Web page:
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This eBook from the Gutenberg Project consists of approximately 244 pages of information about The Peace Negotiations.
tenacity refusing or merely failing to modify it.  Mr. Wilson’s mind once made up seemed to become inflexible.  It appeared to grow impervious to arguments and even to facts.  It lacked the elasticity and receptivity which have always been characteristic of sound judgment and right thinking.  He might break, but he would not bend.  This rigidity of mind accounts in large measure for the deplorable, and, as it seemed to me, needless, conflict between the President and the Senate over the Treaty of Versailles.  It accounts for other incidents in his career which have materially weakened his influence and cast doubts on his wisdom.  It also accounts, in my opinion, for the President’s failure to prepare or to adopt a programme at Paris or to commit himself to a draft of a treaty as a basis for the negotiations, which failure, I am convinced, not only prevented the signature of a short preliminary treaty of peace, but lost Mr. Wilson the leadership in the proceedings, as the statesmen of the other Great Powers outlined the Treaty negotiated and suggested the majority of the articles which were written into it.  It would have made a vast difference if the President had known definitely what he sought, but he apparently did not.  He dealt in generalities leaving, but not committing, to others their definition and application.  He was always in the position of being able to repudiate the interpretation which others might place upon his declarations of principle.

CHAPTER XVII

SECRET DIPLOMACY

Another matter, concerning which the President and I disagreed, was the secrecy with which the negotiations were carried on between him and the principal European statesmen, incidental to which was the willingness, if not the desire, to prevent the proceedings and decisions from becoming known even to the delegates of the smaller nations which were represented at the Peace Conference.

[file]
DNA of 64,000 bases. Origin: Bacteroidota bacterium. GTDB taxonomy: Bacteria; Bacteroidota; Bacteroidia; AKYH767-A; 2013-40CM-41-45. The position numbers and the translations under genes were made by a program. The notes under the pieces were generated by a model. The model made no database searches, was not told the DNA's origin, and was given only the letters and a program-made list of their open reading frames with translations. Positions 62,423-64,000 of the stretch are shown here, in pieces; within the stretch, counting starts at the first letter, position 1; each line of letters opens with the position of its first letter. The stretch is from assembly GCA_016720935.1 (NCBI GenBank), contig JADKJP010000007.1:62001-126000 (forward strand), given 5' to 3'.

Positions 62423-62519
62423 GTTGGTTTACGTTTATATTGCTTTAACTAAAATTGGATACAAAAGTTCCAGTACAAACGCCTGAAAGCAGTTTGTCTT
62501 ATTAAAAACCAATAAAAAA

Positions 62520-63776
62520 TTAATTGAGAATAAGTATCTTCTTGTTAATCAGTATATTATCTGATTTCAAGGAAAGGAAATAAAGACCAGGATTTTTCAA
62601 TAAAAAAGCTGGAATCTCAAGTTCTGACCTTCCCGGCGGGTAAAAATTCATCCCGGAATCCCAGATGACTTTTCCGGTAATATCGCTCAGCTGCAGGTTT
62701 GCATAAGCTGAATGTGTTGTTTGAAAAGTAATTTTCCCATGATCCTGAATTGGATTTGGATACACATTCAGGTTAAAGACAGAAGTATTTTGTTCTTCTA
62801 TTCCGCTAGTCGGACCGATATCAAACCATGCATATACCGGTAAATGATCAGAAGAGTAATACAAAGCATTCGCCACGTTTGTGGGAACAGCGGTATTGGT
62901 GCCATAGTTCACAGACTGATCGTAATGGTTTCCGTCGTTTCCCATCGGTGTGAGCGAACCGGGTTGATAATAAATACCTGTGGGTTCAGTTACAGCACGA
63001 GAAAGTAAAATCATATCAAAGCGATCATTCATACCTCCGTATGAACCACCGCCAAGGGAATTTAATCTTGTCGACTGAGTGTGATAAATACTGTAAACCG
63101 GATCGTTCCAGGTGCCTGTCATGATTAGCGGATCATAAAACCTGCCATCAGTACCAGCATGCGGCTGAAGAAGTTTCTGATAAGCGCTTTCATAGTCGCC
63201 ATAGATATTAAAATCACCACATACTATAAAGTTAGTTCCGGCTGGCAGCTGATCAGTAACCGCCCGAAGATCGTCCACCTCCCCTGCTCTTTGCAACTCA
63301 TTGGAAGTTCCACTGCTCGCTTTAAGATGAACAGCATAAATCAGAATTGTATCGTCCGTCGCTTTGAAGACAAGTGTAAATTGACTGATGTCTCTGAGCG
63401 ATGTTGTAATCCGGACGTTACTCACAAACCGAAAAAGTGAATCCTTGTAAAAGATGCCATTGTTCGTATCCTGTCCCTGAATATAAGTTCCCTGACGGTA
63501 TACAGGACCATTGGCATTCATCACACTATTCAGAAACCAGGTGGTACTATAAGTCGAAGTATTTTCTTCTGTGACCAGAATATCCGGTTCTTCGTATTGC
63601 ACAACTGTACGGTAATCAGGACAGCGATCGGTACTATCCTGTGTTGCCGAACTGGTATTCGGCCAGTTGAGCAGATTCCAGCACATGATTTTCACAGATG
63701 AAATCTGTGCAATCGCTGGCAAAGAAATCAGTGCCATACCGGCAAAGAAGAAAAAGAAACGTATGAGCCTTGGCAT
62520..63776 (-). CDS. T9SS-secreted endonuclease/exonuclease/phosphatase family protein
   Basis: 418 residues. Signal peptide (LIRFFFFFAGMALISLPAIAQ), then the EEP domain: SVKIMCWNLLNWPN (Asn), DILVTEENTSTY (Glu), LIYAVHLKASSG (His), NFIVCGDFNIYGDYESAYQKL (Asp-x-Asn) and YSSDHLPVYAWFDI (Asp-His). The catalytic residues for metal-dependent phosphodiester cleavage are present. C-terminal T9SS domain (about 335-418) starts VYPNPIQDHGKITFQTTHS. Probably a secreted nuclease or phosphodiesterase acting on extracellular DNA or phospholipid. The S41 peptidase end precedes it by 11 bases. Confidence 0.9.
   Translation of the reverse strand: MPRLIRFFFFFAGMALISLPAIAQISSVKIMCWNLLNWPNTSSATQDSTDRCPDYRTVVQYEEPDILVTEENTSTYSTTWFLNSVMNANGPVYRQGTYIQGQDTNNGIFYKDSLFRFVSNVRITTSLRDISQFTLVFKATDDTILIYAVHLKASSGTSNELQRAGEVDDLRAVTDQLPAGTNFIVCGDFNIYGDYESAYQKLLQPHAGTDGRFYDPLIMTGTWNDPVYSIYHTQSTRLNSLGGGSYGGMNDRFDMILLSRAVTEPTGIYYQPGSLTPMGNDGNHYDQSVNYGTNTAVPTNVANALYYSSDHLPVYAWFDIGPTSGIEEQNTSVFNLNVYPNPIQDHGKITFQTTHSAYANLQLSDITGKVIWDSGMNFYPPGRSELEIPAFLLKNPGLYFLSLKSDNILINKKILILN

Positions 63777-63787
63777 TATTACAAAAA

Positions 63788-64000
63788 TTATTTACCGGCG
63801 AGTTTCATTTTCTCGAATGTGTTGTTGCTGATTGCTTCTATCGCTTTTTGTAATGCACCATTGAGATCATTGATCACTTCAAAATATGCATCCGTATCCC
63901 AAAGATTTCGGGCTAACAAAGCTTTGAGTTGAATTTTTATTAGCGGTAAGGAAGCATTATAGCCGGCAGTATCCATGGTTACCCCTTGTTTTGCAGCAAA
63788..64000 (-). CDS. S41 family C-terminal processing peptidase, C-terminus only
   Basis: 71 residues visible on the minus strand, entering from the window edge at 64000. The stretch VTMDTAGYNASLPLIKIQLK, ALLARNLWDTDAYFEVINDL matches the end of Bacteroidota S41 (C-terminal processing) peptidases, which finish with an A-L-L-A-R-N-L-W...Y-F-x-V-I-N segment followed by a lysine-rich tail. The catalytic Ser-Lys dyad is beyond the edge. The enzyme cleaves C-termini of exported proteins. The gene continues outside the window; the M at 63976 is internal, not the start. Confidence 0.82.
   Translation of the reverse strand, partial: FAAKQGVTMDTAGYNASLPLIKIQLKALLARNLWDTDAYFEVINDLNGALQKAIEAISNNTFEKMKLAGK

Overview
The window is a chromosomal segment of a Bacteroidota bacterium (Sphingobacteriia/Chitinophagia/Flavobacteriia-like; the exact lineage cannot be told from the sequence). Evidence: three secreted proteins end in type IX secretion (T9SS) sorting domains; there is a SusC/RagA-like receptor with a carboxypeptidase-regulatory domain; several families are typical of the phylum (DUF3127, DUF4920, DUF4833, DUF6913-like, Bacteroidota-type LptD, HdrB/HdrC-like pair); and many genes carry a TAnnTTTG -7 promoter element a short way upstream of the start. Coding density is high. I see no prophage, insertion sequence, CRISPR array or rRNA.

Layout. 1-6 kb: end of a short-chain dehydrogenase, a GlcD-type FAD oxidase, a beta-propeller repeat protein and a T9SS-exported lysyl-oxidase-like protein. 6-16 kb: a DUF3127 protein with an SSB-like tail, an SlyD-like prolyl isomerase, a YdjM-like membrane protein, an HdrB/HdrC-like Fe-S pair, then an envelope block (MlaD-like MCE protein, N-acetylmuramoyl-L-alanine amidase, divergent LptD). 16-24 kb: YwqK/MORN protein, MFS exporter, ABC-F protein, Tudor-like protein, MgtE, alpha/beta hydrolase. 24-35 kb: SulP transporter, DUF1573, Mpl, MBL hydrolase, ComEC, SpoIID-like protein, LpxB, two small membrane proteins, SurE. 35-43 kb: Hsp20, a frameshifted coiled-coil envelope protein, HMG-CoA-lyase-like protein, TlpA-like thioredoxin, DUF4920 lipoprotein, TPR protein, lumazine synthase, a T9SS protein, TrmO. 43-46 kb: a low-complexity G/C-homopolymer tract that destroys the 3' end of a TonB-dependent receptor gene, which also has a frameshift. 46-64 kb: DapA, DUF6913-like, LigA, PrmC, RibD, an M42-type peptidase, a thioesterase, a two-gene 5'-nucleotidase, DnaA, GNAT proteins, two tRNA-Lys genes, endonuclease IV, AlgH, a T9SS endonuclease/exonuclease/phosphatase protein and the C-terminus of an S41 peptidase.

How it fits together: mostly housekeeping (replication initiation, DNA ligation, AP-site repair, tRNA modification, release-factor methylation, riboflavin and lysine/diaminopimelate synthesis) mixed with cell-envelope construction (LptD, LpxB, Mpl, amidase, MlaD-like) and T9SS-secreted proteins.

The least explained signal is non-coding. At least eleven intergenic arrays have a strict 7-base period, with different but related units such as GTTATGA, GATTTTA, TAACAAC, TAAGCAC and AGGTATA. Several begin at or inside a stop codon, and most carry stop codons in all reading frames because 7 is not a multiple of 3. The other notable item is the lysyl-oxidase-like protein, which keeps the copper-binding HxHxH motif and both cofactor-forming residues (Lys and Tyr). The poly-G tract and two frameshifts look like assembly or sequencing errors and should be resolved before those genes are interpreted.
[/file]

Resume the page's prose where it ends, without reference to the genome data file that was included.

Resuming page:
Confidential personal interviews were to a certain extent unavoidable and necessary, but to conduct the entire negotiation through a small group sitting behind closed doors and to shroud their proceedings with mystery and uncertainty made a very unfortunate impression on those who were not members of the secret councils.

At the first there was no Council of the Heads of States (the so-called Council of Four); in fact it was not recognized as an organized body until the latter part of March, 1919.  Prior to that time the directing body of the Conference was the self-constituted Council of Ten composed of the President and the British, French, and Italian Premiers with their Secretaries or Ministers of Foreign Affairs, and two Japanese delegates of ambassadorial rank.  This Council had a membership identical with that of the Supreme War Council, which controlled the armistices, their enforcement, and other military matters.  It assumed authority over the negotiations and proceedings of the Conference, though it was never authorized so to do by the body of delegates.  The Council of Four, when later formed, was equally without a mandate from the Conference.  They assumed the authority and exercised it as a matter of right.

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